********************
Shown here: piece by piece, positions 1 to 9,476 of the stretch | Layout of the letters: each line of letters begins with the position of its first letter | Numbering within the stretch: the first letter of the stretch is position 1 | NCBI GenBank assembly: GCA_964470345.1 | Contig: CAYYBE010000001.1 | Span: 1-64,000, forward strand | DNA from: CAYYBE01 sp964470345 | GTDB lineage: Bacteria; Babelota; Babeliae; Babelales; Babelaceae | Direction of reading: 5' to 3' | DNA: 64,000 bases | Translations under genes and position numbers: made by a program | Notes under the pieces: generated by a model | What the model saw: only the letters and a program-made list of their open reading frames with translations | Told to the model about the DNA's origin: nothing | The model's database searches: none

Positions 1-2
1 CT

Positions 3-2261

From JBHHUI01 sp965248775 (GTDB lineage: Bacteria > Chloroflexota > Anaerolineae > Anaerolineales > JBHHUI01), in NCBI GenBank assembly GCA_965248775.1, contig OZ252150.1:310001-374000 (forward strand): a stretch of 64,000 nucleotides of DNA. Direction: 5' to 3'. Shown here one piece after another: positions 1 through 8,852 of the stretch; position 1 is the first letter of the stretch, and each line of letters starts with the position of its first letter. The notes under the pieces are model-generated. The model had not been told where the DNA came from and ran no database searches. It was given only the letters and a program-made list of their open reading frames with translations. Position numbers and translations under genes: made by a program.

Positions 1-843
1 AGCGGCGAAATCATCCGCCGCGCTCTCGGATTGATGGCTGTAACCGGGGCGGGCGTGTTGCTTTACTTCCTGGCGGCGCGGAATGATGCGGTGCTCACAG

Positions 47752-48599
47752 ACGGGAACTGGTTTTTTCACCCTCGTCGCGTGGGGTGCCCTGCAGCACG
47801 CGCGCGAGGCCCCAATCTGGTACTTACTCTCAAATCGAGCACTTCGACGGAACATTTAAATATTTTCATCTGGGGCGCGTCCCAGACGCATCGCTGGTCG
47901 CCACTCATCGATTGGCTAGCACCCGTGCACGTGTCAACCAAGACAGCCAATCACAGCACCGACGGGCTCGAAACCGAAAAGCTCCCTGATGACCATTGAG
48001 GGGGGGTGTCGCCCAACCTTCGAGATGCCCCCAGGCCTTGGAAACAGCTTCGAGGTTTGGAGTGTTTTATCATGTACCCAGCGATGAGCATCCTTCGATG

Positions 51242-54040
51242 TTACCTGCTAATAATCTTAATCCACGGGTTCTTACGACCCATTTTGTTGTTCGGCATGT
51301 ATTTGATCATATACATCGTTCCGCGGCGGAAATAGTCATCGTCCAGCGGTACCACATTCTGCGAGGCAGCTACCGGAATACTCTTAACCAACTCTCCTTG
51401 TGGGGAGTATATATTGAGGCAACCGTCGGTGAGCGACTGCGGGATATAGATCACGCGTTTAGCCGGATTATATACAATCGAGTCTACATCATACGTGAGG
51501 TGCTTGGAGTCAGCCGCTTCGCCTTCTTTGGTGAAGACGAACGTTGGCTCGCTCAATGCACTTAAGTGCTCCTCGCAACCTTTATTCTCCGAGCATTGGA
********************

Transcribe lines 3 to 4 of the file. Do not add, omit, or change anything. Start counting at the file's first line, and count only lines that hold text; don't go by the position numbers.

1 CT

Positions 3-2261